A project of the Galen Institute

Issue: "Exchanges"

Lawmaker Challenges Top Obamacare Official’s Ties to HealthCare.gov Contractor

Melissa Quinn, The Daily Signal
Fri, 2014-08-01
"Andrew Slavitt, a former executive at the technology company tasked with “saving” HealthCare.gov and now second in command at the agency overseeing Obamacare, yesterday ran into sharp questions from a House panel about a potential conflict of interest in his new role. Rep. Morgan Griffith, R-Va., pressed Slavitt on his previous job at OptumInsight/QSSI and that company’s continuing involvement with HealthCare.gov. “How are you able to manage your former employer, and doesn’t this create a conflict of interest?” Griffith asked Slavitt during the new Obamacare official’s testimony before the Energy and Commerce Subcommittee on Oversight and Investigations. Slavitt, the new principal deputy administrator at Centers for Medicare and Medicaid Services, didn’t go into specifics, but said he had limited contact with his former employer.

Average California Obamacare Rate Increase Only 4%––Success!!!

Bob Laszewski
Thu, 2014-07-31
"The weighted average increase for plans being sold on the Obamacare California public exchange in 2015 will be 4%. So, that means Obamacare is working really well, right? Well, wait a minute. Let's consider a few things: 1.This week the California insurance commissioner reported that the average unsubsidized 2014 rate increase carriers charged going into Obamacare was between 22% and 82%. That was a pretty healthy bump to get everyone into Obamacare in the first place. 2.California voters will go to the polls this fall to vote on Proposition 45. That ballot initiative would regulate health insurance rates in California for the first time. Big rate increases on part of the carriers would do a lot to get that proposition passed and very low increases would do a lot toward defeating it. 3.The health plans competing in the Obamacare exchanges are limited to tiny losses this year because of the Obamacare reinsurance program that runs through 2016.

Obamacare Web Cost Approaches $1 Billion as Fixes Needed

Alex Wayne, Bloomberg
Thu, 2014-07-31
"The price tag for healthcare.gov, the Obamacare website, is approaching $1 billion even as key features remain incomplete, congressional auditors said. The budget to get the site ready for the next round of enrollments, starting in November, jumped to $840 million as of March, according to the Government Accountability Office. That’s a $163 million increase since December. Accenture Plc (ACN), the company that took over building the site that failed at its introduction this past October, is expected to be paid $175 million as of June, an $84 million increase from the estimate in January when it signed a contract. The data are part of testimony for a congressional hearing today in the Republican-led House. The GAO places blame for the site’s rising price on poor planning and supervision of contractors who built the federal health exchange.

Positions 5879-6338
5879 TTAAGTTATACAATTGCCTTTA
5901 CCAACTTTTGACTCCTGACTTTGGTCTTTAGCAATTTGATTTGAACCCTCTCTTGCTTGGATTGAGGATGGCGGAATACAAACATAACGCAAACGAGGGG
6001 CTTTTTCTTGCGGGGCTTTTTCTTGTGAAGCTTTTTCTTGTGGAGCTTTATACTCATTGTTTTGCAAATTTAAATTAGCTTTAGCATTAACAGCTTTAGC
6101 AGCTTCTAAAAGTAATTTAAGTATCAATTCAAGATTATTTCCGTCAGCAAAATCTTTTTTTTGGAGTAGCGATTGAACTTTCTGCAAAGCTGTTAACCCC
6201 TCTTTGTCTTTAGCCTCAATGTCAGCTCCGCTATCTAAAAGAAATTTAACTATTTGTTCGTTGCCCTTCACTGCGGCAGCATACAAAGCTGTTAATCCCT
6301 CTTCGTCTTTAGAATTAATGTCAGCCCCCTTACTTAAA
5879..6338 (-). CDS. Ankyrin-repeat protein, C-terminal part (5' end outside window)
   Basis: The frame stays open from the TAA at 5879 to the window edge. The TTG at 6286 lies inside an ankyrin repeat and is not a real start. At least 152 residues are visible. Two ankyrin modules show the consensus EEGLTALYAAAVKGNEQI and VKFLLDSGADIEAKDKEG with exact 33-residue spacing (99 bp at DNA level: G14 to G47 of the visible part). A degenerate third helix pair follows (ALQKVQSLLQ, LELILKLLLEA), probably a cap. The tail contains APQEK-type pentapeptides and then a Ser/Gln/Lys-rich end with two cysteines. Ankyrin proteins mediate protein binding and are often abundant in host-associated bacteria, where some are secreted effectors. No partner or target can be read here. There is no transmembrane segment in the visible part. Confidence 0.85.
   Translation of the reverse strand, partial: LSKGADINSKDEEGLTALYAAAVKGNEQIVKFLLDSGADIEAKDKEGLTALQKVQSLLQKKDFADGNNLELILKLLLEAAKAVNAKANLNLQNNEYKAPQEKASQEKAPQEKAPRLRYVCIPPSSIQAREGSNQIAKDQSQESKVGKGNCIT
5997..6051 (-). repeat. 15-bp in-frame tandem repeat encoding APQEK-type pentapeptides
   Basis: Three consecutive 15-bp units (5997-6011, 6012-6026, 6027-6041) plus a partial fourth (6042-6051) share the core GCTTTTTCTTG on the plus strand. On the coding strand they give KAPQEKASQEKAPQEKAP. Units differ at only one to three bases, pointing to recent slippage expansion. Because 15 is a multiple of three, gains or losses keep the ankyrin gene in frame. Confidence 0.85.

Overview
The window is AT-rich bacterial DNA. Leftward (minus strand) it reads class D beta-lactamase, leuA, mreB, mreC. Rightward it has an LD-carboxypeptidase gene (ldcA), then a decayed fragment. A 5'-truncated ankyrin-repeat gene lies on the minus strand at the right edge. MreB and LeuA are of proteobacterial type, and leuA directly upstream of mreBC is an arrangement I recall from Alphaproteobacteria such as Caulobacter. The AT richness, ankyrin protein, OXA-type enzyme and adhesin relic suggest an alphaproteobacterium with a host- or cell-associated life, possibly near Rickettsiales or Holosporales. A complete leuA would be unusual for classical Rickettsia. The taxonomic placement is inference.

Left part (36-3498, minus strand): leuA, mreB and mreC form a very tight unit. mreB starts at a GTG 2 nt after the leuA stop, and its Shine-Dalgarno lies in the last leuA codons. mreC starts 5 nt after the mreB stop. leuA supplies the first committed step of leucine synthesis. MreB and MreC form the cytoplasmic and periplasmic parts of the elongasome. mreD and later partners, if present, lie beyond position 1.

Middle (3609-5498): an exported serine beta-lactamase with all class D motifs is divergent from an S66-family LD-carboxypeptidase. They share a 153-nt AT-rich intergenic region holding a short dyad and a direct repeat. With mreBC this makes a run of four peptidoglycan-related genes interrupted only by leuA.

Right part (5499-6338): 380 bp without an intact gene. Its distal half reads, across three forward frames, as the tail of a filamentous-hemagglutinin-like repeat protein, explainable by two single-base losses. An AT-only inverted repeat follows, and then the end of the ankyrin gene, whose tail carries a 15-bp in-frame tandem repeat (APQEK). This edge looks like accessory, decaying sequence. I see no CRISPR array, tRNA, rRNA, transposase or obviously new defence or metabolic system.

The Potential Side Effects of Halbig

Larry Levitt and Gary Claxton
Thu, 2014-07-31
"The recent decision of a three-judge panel in the Halbig case, if it prevails, would have a direct effect on the availability of subsidies under the Affordable Care Act (ACA). People buying coverage on their own in insurance exchanges run by the federal government would be ineligible for income-based subsidies. Depending on how you count, that would take premium subsidies away from 4.6 million people in 34 states, or 4.7 million people in 36 states if you count New Mexico and Idaho (which have signaled their intention to operate their own exchanges but are still using the federal marketplace). Many more people are eligible for subsidies but haven’t yet signed up.

Cover Oregon gave ex-technology director Aaron Karjala a $70,000 contract after resignation under pressure

Nick Budnick, The Oregonian
Tue, 2014-07-29
"Cover Oregon has given a $70,000 contract to Aaron Karjala, the health insurance exchange's former top technology official, to assist with litigation against Oracle Corp. Clyde Hamstreet, formerly the exchange's acting executive director, signed the contract with Karjala June 3, less than three months after Gov. John Kitzhaber publicly called for his firing."

Consumers asked to verify income, other information — or risk losing government subsidies for health insurance

Daniel Chang and Nick Madigan, Miami Herald
Tue, 2014-07-29